I was in a cover band when I was a struggling artist in London, and we had to be able to sing everything. Many requests were for popular songs of the day done by soul and even pop-jazz singers. To liven up a performance I found myself experimenting with swooping vocal glissandos and scat. a la Sarah Vaughan and Ella Fitzgerald. Apparently I did it very well. I found them astonishingly easy to do, probably because I had learned to do Aretha Franklin-like vocal twists and bends which forced my voice to become very flexible. Diana Ross was doing Lady Sings The Blues, and I watched both Peggy Lee and Diana when they came to perform at London's famous Albert Hall in London.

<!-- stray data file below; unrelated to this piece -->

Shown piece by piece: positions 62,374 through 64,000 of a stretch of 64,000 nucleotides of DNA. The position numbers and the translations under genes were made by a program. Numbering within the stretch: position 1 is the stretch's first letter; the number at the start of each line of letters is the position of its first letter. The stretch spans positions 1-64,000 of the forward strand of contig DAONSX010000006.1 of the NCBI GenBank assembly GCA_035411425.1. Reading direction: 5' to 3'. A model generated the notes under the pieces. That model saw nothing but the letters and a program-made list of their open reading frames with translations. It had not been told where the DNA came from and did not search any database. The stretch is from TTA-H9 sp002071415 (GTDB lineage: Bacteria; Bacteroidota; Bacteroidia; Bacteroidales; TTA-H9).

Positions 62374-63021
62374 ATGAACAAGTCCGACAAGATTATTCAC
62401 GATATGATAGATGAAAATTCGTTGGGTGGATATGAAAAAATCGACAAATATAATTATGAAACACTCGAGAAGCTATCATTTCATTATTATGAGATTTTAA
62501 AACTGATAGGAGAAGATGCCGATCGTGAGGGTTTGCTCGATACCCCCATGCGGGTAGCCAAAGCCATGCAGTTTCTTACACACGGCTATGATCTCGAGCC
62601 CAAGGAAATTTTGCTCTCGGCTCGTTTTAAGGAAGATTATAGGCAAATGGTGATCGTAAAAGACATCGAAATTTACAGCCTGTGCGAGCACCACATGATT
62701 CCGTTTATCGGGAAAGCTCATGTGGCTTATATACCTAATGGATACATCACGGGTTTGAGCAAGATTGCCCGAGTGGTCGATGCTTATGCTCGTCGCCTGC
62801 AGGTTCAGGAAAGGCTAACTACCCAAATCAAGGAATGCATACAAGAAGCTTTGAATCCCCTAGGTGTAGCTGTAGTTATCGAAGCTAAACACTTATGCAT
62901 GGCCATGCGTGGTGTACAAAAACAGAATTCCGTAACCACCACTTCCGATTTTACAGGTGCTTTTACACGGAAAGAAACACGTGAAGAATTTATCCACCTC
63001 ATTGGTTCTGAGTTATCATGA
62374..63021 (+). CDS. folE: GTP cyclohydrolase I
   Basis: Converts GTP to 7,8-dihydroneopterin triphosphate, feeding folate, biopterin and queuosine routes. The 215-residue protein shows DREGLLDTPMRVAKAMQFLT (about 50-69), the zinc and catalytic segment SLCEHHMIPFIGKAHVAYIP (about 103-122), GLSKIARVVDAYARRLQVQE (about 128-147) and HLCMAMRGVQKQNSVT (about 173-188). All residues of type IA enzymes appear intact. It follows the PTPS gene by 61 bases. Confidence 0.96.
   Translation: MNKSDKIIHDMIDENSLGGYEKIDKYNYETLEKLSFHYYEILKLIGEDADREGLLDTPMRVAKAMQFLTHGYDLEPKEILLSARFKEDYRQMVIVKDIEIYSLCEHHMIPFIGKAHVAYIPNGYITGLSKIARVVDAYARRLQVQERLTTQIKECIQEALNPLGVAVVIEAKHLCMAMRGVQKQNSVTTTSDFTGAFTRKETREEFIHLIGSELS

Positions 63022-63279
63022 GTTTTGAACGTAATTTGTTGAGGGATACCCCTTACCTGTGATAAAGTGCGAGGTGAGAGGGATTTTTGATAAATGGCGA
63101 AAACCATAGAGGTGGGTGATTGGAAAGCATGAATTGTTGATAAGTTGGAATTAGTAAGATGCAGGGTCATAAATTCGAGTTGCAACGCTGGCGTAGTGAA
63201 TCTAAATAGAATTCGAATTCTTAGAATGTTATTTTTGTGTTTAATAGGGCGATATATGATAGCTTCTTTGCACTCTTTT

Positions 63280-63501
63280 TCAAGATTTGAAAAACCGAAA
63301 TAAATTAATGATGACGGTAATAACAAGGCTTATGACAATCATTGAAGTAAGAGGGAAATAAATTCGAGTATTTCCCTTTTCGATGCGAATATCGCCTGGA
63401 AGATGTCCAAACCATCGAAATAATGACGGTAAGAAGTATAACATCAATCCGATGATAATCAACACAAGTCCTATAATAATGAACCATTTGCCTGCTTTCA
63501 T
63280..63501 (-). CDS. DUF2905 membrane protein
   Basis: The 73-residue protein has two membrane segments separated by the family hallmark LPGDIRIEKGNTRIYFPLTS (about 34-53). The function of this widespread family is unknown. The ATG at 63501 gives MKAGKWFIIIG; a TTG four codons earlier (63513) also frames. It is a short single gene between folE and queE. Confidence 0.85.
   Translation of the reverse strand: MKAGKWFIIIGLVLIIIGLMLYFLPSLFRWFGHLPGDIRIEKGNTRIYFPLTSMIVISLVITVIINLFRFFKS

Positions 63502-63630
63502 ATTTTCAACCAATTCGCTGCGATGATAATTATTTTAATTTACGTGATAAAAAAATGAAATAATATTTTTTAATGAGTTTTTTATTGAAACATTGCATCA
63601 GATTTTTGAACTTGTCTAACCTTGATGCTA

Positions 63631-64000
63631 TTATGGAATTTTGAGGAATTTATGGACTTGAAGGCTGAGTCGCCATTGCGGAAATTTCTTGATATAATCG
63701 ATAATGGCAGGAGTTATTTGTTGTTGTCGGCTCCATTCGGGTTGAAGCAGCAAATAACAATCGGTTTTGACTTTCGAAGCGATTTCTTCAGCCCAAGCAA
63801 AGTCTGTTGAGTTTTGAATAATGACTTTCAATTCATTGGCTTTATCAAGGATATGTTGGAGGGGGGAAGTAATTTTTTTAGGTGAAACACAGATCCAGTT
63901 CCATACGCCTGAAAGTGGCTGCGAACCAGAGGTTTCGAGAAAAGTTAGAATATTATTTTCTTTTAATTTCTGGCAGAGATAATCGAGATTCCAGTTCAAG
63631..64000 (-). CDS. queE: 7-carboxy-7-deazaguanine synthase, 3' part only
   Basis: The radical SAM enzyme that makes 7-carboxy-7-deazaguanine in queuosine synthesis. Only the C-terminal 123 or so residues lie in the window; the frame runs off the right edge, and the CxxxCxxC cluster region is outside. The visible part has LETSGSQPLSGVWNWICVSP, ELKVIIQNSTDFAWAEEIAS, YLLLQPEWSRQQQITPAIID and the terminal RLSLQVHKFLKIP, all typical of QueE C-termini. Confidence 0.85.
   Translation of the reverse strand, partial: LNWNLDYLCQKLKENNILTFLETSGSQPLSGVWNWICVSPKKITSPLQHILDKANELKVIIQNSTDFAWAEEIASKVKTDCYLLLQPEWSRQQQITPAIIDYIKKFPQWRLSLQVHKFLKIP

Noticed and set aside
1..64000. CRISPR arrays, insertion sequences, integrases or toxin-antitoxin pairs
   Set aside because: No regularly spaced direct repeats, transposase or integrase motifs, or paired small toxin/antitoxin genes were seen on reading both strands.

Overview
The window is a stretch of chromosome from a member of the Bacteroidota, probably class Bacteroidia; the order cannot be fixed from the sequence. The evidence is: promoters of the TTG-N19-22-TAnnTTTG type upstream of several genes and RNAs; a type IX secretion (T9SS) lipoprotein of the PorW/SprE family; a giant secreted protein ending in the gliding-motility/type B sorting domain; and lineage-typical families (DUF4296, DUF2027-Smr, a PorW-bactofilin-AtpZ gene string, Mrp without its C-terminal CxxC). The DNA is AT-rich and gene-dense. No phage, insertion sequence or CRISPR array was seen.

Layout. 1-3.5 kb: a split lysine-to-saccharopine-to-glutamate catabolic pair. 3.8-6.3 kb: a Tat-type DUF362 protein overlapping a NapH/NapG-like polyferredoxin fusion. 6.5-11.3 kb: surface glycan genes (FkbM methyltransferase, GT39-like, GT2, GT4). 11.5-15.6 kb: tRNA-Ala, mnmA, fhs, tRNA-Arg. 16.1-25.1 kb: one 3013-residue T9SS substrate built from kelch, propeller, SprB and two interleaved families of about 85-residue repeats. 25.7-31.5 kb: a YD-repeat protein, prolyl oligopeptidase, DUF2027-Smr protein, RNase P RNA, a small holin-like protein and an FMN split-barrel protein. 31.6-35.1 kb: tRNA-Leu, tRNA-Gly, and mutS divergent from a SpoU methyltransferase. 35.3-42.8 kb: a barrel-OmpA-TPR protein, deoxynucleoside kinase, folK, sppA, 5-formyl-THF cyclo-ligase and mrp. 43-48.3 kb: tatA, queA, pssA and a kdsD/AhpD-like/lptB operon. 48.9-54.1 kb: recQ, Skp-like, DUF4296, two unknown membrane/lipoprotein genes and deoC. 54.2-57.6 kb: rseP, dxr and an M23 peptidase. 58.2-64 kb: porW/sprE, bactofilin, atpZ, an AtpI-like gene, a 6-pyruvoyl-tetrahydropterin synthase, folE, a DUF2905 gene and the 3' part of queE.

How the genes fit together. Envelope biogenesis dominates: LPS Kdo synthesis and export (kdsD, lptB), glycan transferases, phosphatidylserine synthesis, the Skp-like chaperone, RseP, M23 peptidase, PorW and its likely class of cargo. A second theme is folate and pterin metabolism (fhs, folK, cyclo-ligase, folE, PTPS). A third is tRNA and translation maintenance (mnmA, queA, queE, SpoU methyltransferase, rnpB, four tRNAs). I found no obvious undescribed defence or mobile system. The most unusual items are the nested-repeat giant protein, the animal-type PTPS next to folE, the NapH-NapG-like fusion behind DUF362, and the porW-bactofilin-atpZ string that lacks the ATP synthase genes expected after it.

So you really worked hard at developing your vocal style.

Yes, but I have found an essential truth about singing. Most singers, contemporary and otherwise are lazy. They take the easy way out. The easy key, the easy end note, and they don't even attempt to reach. Compare that with the likes of Christine Aguilera and, Mariah Carey, for instance. Those women have incredible voices, and they are not afraid to use them.  

But surely you didn't need to be a Christine Aguilera to do jazz? Michael Buble, Diana Krall and Harry Connick Jr. don't have to strain to succeed?

No, Dean, and those guys are great artists. The point I am trying to make is that most lesser singers don't even try very hard, and that is why they don't succeed.  You have to stretch your voice in order to see what it can do. I wanted to do more, so I challenged myself. I did it with my session singing and then with my disco records. I did all the backing voices on the tracks.